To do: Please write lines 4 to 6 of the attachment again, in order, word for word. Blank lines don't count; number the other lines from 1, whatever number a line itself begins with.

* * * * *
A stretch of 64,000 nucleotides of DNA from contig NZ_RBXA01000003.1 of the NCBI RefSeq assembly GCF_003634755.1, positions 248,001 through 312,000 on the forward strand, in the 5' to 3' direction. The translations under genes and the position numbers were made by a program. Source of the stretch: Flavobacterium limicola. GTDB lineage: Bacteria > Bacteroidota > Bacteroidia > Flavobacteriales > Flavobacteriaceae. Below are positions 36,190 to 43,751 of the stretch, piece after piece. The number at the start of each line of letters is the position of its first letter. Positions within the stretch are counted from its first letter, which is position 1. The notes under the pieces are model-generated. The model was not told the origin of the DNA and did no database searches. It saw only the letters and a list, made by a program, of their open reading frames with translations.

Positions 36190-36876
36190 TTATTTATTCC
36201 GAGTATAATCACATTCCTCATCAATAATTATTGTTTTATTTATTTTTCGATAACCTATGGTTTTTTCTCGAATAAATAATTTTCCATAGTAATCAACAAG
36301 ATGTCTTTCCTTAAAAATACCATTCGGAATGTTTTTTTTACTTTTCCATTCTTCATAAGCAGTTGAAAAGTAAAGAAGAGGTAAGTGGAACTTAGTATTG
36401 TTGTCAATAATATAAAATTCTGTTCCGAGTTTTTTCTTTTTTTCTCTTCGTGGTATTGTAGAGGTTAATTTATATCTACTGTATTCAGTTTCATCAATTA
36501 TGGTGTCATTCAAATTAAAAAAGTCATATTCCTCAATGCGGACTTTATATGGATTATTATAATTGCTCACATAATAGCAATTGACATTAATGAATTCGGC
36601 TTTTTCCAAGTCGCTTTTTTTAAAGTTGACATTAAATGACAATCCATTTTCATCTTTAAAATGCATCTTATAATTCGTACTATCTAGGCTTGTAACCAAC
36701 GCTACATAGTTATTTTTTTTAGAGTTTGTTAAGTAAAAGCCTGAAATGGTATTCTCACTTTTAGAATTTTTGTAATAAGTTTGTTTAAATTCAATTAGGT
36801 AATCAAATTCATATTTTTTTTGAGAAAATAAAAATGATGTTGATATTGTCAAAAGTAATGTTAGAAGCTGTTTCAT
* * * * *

36201 GAGTATAATCACATTCCTCATCAATAATTATTGTTTTATTTATTTTTCGATAACCTATGGTTTTTTCTCGAATAAATAATTTTCCATAGTAATCAACAAG
36301 ATGTCTTTCCTTAAAAATACCATTCGGAATGTTTTTTTTACTTTTCCATTCTTCATAAGCAGTTGAAAAGTAAAGAAGAGGTAAGTGGAACTTAGTATTG
36401 TTGTCAATAATATAAAATTCTGTTCCGAGTTTTTTCTTTTTTTCTCTTCGTGGTATTGTAGAGGTTAATTTATATCTACTGTATTCAGTTTCATCAATTA